The same dazzling blue sky, boiling sun, and sharp shadows that one seldom sees in England for long together; we’ve had it for days.
We’ve had yesterday’s London papers to read to-day; they quote in a rather literal translation from their Paris Correspondent word for word what we read in the Paris papers yesterday. I wonder what the English hospital people in Brussels are doing in the German occupation,—pretty hard times for them, I expect. Two that I know are there doing civilian work, and Lord Rothschild has got a lot of English nurses there.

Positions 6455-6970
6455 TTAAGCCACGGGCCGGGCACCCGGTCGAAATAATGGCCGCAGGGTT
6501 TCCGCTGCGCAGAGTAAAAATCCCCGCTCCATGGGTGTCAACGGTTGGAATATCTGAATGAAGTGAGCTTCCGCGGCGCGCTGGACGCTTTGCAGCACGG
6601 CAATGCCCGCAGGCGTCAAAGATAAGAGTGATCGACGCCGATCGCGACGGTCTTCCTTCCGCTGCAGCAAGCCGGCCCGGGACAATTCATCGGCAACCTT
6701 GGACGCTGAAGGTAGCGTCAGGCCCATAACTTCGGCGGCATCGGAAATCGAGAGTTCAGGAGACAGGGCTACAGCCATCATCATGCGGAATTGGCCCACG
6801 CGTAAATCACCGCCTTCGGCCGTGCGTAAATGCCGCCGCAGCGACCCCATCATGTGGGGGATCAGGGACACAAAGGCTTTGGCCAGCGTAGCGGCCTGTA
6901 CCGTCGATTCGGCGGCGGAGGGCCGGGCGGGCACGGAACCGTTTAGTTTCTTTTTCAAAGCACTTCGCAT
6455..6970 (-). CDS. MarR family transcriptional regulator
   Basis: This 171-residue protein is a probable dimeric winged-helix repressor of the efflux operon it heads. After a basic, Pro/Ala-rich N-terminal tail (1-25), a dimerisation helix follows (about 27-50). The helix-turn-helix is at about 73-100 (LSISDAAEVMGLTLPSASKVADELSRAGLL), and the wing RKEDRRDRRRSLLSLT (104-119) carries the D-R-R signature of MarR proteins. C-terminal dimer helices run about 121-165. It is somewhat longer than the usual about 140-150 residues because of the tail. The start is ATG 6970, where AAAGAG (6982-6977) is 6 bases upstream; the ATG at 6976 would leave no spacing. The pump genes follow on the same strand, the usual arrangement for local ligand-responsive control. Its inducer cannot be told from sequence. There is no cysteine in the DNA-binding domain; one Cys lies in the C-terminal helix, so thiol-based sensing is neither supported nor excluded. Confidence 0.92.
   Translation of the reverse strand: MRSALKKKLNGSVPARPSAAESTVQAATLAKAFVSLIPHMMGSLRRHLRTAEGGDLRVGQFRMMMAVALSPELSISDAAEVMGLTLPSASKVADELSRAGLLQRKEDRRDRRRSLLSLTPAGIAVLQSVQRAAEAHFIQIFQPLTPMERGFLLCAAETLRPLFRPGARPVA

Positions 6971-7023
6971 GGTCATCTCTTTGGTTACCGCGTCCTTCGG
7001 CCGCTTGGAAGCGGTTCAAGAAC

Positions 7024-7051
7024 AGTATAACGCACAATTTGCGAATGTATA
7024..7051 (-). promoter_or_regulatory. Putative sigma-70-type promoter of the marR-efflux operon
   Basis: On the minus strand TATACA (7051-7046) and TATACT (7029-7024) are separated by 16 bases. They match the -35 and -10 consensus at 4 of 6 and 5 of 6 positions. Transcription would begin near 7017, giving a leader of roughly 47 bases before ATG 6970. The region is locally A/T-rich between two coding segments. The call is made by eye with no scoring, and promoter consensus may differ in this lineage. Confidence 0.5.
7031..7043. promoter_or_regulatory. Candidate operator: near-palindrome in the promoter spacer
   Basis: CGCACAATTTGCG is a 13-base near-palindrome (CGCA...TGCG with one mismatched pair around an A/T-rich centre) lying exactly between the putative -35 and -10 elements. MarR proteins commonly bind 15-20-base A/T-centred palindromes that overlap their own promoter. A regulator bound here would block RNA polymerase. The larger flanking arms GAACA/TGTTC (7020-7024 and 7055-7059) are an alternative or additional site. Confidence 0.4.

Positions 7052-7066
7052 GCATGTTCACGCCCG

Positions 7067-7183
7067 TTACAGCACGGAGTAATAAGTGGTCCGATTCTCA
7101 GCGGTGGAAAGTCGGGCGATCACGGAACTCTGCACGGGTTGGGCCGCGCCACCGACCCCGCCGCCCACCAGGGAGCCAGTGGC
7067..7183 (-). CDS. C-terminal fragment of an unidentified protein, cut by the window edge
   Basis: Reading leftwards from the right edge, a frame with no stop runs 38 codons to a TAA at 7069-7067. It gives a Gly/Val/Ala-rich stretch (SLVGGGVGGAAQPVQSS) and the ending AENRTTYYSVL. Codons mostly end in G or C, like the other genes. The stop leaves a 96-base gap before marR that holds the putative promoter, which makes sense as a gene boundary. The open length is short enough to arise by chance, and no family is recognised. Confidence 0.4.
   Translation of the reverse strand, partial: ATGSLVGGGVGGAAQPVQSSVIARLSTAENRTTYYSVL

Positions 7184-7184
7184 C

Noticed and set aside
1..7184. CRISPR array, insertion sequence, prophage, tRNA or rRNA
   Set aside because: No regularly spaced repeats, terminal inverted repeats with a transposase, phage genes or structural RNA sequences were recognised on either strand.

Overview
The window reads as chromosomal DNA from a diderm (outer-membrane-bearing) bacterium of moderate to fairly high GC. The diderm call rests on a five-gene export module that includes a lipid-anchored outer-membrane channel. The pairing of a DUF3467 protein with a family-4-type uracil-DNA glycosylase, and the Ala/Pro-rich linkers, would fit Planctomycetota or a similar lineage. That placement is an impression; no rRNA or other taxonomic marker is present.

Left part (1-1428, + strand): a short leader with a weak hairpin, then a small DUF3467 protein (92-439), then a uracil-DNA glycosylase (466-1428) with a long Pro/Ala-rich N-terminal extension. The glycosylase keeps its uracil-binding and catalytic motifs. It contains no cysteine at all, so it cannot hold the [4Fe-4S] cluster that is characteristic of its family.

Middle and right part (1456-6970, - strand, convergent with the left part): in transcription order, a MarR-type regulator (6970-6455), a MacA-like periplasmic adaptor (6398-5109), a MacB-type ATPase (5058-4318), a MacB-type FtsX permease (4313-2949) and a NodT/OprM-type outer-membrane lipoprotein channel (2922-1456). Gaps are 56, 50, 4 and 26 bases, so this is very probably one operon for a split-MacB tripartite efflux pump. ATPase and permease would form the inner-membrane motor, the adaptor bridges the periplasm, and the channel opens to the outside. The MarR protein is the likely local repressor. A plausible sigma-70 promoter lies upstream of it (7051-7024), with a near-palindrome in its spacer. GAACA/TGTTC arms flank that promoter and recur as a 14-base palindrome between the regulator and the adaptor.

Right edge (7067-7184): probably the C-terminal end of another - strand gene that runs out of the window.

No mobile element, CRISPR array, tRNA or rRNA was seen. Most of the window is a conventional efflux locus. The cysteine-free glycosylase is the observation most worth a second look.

This morning I went to the great Requiem Mass at Notre Dame. It was packed to bursting with people standing, but we were immediately shown to good places. The Abbé preached a very fine war sermon, quite easy to understand. There was a great deal of weeping on all sides. When the service was finished the big organ suddenly struck up “God Save the King”; it gave one such a thrill. And then a long procession of officers filed out, our generals with three rows of ribbons leading, and the French following.
This is said to be our biggest base, and that we shall get some very good work. Of course, once we get the wounded in it doesn’t make any difference where you are.